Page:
In the big picture, having unseasoned employees on your teams can be a huge advantage. Workers coming to your organization from other industries can offer a fresh perspective on your processes. They also often have experience in high-stress or fast-paced environments (like food service, for example), which can make them hard-working, persistent, and adaptable. 

But new hires are also most likely to quit, with turnover as high as 50% in the first year. So it’s important to be intentional about how you onboard and train them—especially when you have a high percentage of “green” employees at the same time. Follow these steps to help new hires thrive and start contributing to your organization’s goals faster.

  1. Set expectations. We recommend creating a “30-60-90 plan” for all new hires that outlines what’s expected of them in the first three months on the job. Setting clear expectations right away can help you ease new hires into their positions smoothly and set them up for success in the crucial first months with your organization.
  2. Be receptive to feedback. You only get the advantages of new hires’ fresh perspectives if you’re actually willing to consider what they say. Include a section in your culture guide that outlines how employees should present their ideas so new hires know their voices will be heard.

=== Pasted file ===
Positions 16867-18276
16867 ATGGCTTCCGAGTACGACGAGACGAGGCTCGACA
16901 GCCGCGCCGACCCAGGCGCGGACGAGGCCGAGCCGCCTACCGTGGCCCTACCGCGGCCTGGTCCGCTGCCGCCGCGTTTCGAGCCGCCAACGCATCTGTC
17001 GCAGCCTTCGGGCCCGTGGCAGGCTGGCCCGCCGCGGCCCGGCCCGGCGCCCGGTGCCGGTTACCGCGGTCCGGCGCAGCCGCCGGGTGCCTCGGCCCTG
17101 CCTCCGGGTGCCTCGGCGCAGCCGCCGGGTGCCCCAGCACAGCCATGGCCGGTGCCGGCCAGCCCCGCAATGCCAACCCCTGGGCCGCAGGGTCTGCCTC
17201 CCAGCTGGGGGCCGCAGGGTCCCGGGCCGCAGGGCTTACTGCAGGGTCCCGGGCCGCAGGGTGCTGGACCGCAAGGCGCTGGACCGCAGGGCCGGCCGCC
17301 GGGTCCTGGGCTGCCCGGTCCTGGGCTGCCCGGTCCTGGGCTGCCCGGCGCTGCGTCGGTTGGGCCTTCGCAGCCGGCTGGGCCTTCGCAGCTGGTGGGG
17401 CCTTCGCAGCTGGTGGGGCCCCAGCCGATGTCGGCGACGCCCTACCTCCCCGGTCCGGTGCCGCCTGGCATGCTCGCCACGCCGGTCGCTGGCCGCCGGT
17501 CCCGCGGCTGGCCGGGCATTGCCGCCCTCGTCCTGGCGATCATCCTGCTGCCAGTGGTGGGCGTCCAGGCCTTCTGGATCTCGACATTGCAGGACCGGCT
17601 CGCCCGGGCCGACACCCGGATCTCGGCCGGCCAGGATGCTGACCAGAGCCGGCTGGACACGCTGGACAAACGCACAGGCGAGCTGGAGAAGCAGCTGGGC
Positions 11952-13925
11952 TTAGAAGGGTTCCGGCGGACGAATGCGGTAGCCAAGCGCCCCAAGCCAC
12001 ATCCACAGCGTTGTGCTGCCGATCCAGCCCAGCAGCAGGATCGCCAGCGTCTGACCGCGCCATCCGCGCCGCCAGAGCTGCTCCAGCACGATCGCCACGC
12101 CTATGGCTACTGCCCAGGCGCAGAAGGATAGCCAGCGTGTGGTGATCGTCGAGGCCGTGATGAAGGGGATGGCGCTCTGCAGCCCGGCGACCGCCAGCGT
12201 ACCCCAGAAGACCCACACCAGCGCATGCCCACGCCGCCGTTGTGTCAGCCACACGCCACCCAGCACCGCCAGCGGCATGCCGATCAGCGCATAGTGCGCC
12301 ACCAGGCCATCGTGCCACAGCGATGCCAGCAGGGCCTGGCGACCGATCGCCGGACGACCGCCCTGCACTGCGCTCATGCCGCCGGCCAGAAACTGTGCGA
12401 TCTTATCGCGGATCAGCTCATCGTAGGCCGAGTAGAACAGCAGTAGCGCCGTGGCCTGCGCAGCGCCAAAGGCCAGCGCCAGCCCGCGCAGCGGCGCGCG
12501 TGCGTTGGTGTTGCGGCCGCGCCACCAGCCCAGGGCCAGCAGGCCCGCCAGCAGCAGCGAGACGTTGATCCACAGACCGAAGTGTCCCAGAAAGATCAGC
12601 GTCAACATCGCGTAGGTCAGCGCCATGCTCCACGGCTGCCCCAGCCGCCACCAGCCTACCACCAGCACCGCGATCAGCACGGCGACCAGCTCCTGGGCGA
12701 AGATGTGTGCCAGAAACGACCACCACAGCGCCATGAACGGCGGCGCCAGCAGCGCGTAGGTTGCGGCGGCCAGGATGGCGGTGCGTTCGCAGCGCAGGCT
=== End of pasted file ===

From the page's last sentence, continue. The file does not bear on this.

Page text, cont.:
3. Take care of seasoned employees. With so much attention paid to new hires, your more experienced workers can feel like they’ve been cast aside—especially if the newer employees are getting flashy compensation packages with big salary bumps or signing bonuses. This pay compression can be toxic to your culture, and if you don’t find tangible ways to support existing employees, you risk even higher turnover rates as they leave to find appreciation with other employers.
  4. Be patient. Onboarding and training new hires is a process, and adjusting to a team with a lot of new members takes time. Be patient with green employees as they learn, and with more seasoned employees as they balance their existing responsibilities with coaching their new team members. 

Navigating a largely unseasoned workforce can be challenging, and it will take a commitment from HR, management, and the employees themselves to make the transition effective. But if you’re willing to invest the necessary time and resources in them, these green employers can help elevate your organization and make it a great place to work.


Additional Resources

You can stay informed, educated, and up-to-date with important HR topics using BerniePortal’s comprehensive resources:

  • BerniePortal Blog—a one-stop-shop for HR industry news
  • HR Glossary—featuring the most common HR terms, acronyms, and compliance
  • HR Guides—essential pillars, covering an extensive list of comprehensive HR topics
  • BernieU—free online HR courses, approved for SHRM and HRCI recertification credit
  • HR Party of One—our popular YouTube series and podcast, covering emerging HR trends and enduring HR topics